I selected Scrumban as an Evolution of Scrum as the topic for the evening and it was an interesting experience with a though provoking presentation and challenging questions and discussions. Presentation as download from Google Drive. Huddle - a claim for more efficient group discussions among Agile Coaches/ScrumMasters. During the last years I attended several ScrumMaster/Agile Coaches teams and we experimented with various formats for efficient synching in our group (among the ScrumMasters).
I can highly recommend syncing regularly as it shows common topics to discuss and allows an overview and input on organizational level. In this post I summarize a format - our Huddle - that works highly efficient. Great games for learning lean and connecting people - Lean Penny and BINGO. Recently we arranged a kick off for our department consisting of 4 teams. Aiming to connect people we applied a gamification approach using 4 cool games and exercises that I share with you through this post (this time 2, maybe later on 2 more ;-).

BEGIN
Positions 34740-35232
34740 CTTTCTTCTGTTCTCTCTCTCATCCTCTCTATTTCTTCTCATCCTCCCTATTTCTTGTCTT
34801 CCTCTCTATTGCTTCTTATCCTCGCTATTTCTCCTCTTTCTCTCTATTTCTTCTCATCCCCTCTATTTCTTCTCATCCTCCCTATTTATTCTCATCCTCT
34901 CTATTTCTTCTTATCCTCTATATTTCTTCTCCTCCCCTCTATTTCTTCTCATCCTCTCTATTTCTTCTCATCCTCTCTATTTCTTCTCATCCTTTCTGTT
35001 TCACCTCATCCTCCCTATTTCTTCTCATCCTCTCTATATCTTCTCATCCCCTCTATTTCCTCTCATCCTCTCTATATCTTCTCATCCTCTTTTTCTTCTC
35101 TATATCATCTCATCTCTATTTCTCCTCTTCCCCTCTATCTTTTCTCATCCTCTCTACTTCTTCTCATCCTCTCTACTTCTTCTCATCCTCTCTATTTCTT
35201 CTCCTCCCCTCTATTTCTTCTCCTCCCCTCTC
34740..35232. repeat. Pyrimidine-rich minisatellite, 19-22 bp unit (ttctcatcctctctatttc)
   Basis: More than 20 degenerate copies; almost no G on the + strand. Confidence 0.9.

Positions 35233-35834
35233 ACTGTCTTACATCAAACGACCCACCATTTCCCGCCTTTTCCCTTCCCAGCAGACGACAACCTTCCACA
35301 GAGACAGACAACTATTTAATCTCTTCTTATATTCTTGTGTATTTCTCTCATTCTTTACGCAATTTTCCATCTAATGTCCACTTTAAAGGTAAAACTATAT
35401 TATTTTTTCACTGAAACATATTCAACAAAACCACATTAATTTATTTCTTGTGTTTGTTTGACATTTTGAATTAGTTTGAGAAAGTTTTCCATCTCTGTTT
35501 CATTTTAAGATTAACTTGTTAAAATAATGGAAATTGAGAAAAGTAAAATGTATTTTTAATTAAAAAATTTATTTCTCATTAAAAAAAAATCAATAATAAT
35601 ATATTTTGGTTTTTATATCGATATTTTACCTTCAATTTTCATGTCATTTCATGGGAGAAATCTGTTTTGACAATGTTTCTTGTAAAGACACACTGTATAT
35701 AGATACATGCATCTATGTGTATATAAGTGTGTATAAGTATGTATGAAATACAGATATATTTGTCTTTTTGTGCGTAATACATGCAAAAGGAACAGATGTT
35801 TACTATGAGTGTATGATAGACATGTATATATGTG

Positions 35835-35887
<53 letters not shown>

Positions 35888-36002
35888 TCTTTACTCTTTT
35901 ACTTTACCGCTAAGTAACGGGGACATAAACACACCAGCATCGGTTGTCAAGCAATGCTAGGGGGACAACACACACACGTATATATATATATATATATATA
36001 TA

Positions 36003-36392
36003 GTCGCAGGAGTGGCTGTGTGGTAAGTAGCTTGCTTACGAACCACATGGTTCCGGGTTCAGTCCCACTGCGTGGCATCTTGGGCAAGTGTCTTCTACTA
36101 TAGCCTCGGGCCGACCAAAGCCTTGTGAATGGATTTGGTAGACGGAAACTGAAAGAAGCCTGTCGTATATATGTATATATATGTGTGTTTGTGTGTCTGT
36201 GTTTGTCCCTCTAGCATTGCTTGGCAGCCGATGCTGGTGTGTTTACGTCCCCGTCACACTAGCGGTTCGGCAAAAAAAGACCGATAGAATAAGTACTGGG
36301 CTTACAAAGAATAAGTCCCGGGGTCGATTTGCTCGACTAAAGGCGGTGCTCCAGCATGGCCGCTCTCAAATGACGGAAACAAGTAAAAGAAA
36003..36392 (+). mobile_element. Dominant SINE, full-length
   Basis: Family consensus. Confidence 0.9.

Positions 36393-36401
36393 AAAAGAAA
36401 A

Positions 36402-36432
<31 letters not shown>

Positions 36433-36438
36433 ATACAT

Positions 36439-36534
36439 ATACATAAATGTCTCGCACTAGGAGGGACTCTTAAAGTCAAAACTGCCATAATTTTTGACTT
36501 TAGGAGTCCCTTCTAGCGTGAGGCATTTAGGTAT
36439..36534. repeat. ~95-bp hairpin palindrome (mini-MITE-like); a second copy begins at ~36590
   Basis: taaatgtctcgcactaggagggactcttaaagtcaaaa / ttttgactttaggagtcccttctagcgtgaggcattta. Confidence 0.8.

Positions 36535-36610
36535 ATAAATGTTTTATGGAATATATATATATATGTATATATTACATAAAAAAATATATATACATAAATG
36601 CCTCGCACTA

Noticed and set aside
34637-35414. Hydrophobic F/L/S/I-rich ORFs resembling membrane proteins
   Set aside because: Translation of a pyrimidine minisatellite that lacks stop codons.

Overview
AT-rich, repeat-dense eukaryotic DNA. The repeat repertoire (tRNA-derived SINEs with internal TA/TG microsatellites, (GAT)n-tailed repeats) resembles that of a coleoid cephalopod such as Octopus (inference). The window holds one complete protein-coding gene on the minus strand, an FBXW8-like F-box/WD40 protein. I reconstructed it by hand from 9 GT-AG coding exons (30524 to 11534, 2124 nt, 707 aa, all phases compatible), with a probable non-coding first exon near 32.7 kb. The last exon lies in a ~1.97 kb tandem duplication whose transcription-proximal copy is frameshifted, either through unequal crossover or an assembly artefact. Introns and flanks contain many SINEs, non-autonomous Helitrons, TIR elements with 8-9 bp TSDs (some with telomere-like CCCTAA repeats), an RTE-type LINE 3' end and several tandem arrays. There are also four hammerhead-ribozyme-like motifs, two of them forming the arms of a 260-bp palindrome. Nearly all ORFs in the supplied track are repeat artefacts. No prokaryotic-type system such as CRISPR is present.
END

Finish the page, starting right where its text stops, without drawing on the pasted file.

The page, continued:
Overall goal - have fun, connect people by sharing insight, get to know another even better and create something that stays in memory connected with our cool environment. #1 Bingo, BINGO, BiNgO. Advanced Moving Motivators sessions - don't miss these 6 expert hints. With this post I describe some advanced topics to consider for your next Moving Motivator session. #1 - Leave enough space for reflection and thinking I highly recommend to provide enough time for everyone to bring the motivators in order and for ranking their current motivation. For both phases I provide 15 minutes. How I use Personal Kanban to gain high motivation and productivity ... a practical guide. In this blog post I describe my approach to organize my daily work using Personal Kanban. Starting with answering: Why Personal Kanban? Unleash predictability by using Actionable Agile Metrics (6 Key Learnings from Daniel S. Vacanti's awesome book)